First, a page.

Lamonda took Chantix for approximately eight days in May 2007. Around the eighth day, Michael became very concerned about his wife. She no longer recognized the people around her and referred to family members as "those people." Lamonda was taken off Chantix and hospitalized but the damage was already done.
Lamonda, although tired from a seizure earlier that day, is adamant about getting her story out. She is happy that finally, people are listening to those who have suffered after using Chantix. Lamonda experienced her problems almost a year ago, well before the serious side effects of Chantix became widely known, which meant that not everyone took her story seriously.
"I wanted to get my story out and we couldn't find help at first because no one would believe what I was saying," Lamonda says. "It's just been one struggle after another. I lost my $42,000 a year job, I have trouble with words—I felt like that lady you wrote that article on was identical to me, except I struggle with seizures and amnesia. I didn't know my family and didn't know my children. I have seizures that I never had before and nightmares—all side effects of the drug. I tried to commit suicide several times. I felt like I wasn't a good mother and not a good wife. They've stripped me of everything and my life has been totally altered. I'll be 50 in April and my grandson is in first grade and he's helping me to learn my phonics all over again. I've lost my memory. I had a chemically hard impact to the brain."
Michael and Lamonda say their neurologist and psychiatrist are upset about Chantix. Their doctor no longer prescribes it because of Lamonda's experiences. They say the doctors had no idea when they prescribed the medication that it could have this affect on people.
"This drug caused me a lot of trouble. I had a life," Lamonda says. "For a year now, I've laid in my bed. Like that lady says, when she goes to Wal-Mart, she panics. I'm just now getting to my family again. I cut myself off from everything—from family and friends.
"I've been the type of person who could handle pressure and do better under pressure. Now, I want to run away from it. I can't deal with the television, I can't deal with arguments, I break down and cry a lot now. I almost caught my house on fire because I would put something on the stove and forget about it. I'm easily distracted and very confused and withdrawn.
"Doctors say that it [Chantix] has caused damage to the lower part of the left hand side of my brain. They think I've gone too long now and I may not heal. The doctors say I'm regressing, not progressing. It's all due to this drug and they never told me about those side effects.
"When you list nausea and diarrhea as side effects, you think you can handle it. This is a dangerous drug. I thought it was my miracle to help me quit smoking. The miracle is I'm still alive. I wanted to commit suicide because there was no point to living. When you have to stay in bed, you can't remember yesterday, you can't remember your children, you can't remember family—what point is there to survive?"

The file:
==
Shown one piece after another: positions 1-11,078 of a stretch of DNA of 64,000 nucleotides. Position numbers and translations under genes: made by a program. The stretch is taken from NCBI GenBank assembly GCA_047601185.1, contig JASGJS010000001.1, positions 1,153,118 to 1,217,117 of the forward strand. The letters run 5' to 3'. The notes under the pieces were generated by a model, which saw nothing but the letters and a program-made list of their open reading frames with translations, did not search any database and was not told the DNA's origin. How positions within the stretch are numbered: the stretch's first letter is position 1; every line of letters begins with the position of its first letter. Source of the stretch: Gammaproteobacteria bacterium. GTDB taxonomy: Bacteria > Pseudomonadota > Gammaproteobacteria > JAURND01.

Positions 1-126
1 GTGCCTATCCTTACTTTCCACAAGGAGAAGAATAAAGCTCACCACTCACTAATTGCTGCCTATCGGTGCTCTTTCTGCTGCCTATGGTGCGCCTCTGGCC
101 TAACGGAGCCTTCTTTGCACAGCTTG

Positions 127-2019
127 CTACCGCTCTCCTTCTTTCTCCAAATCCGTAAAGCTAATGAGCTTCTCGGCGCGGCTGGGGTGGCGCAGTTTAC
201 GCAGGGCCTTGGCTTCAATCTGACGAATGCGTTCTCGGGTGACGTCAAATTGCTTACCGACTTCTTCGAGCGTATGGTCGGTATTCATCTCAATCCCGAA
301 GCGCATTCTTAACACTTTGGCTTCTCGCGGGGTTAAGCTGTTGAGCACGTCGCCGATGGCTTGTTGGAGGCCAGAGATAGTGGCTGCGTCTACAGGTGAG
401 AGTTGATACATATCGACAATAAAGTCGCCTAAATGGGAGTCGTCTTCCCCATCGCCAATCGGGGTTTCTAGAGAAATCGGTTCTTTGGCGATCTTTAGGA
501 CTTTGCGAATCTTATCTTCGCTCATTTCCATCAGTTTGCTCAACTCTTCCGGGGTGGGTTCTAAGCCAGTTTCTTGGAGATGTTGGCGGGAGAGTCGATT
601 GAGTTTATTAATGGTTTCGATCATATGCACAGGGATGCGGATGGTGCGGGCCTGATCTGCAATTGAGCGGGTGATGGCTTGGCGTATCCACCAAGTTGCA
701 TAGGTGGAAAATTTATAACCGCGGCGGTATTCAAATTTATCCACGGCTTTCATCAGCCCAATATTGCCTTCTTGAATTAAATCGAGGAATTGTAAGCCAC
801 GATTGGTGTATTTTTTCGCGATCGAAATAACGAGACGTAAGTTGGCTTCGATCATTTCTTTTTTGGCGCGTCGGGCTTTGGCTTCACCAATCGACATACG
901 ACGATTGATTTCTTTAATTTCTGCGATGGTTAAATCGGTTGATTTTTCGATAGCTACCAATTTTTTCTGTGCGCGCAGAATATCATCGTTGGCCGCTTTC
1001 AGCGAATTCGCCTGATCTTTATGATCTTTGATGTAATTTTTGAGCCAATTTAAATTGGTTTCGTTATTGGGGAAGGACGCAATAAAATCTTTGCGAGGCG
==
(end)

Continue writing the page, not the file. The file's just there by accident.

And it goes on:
Michael says Lamonda has tried to commit suicide three times. "She would get in these mental states where she's out of it. Somebody has to be around her. She's like a mental patient and says she wants to live with her dad, but her dad has been dead a few years. I walked in on her with a handful of pills and I've taken a knife out of her hands. I believe she would have done it—she was serious about ending her life.
"She doesn't know what she's doing when she gets in those states. She got upset with her son and started walking to Georgia (four miles away) at 10:00 PM. I can't leave her by herself."
There is a chance Lamonda will never fully recover from the damage caused to her brain. She still suffers from seizures and just a week ago talked about ending her life. She also has problems with her memory; often repeating information and asking her husband about information she has already given me.
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"We're living day by day and don't know when she will have a good day or a bad day. It's like starting life over for her. I have to watch what I say to her. We can't have a typical disagreement any more because she gets too defensive. She still smokes, too. More than she used to."
"I think the public should be aware of this and what they [pharmaceutical companies] are getting by with for the almighty dollar," Lamonda says. "The company can make billions of dollars on it but look at the people who are suffering now. Is it worth the billions of dollars? How can you put a price on life?
never took even an aspirin prior to this was an athelete now wheel chair bound